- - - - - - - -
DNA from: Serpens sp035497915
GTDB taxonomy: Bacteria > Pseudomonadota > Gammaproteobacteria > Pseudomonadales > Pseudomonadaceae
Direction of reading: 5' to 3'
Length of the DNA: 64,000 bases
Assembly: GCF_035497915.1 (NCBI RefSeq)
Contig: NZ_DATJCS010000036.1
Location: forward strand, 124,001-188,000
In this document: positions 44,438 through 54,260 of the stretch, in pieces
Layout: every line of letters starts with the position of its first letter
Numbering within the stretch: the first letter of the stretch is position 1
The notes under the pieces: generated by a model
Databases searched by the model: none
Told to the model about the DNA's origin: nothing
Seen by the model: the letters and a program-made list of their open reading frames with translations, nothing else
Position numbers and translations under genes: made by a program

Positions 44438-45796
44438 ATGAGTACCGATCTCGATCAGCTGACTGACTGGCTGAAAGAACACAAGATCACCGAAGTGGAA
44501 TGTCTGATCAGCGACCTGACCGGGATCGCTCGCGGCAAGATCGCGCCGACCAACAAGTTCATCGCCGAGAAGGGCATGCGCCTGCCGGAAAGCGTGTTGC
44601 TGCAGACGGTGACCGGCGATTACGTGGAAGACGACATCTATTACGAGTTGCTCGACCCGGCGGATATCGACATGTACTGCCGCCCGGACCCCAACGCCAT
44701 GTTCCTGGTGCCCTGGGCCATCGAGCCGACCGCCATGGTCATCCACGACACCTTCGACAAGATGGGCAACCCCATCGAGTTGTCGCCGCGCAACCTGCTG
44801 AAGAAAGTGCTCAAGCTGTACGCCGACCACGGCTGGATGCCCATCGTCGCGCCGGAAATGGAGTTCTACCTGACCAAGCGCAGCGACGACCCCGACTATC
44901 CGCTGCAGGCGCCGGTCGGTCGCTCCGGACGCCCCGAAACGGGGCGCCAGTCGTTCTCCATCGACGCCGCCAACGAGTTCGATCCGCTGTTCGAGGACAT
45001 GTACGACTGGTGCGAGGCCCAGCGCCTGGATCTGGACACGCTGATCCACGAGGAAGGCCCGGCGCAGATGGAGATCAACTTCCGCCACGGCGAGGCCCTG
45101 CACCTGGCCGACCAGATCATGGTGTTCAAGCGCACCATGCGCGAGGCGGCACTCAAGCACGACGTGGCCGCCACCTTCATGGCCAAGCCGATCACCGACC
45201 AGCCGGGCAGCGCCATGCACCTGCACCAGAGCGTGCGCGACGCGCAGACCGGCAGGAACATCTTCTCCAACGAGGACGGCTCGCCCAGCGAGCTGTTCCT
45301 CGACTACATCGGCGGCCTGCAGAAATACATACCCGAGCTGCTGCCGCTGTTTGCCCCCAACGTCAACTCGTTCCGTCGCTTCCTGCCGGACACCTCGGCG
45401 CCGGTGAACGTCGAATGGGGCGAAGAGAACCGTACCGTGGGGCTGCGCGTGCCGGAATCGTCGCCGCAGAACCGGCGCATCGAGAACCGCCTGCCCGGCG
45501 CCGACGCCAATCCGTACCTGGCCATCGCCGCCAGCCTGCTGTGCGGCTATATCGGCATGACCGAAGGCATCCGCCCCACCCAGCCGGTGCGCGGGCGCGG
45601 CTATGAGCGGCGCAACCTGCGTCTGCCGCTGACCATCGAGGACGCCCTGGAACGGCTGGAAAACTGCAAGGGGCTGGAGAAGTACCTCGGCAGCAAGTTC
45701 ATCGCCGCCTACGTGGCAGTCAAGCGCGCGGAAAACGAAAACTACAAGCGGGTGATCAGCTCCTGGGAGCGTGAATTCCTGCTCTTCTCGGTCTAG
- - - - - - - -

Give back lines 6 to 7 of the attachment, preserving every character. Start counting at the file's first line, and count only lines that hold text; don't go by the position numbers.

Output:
Contig: NZ_DATJCS010000036.1
Location: forward strand, 124,001-188,000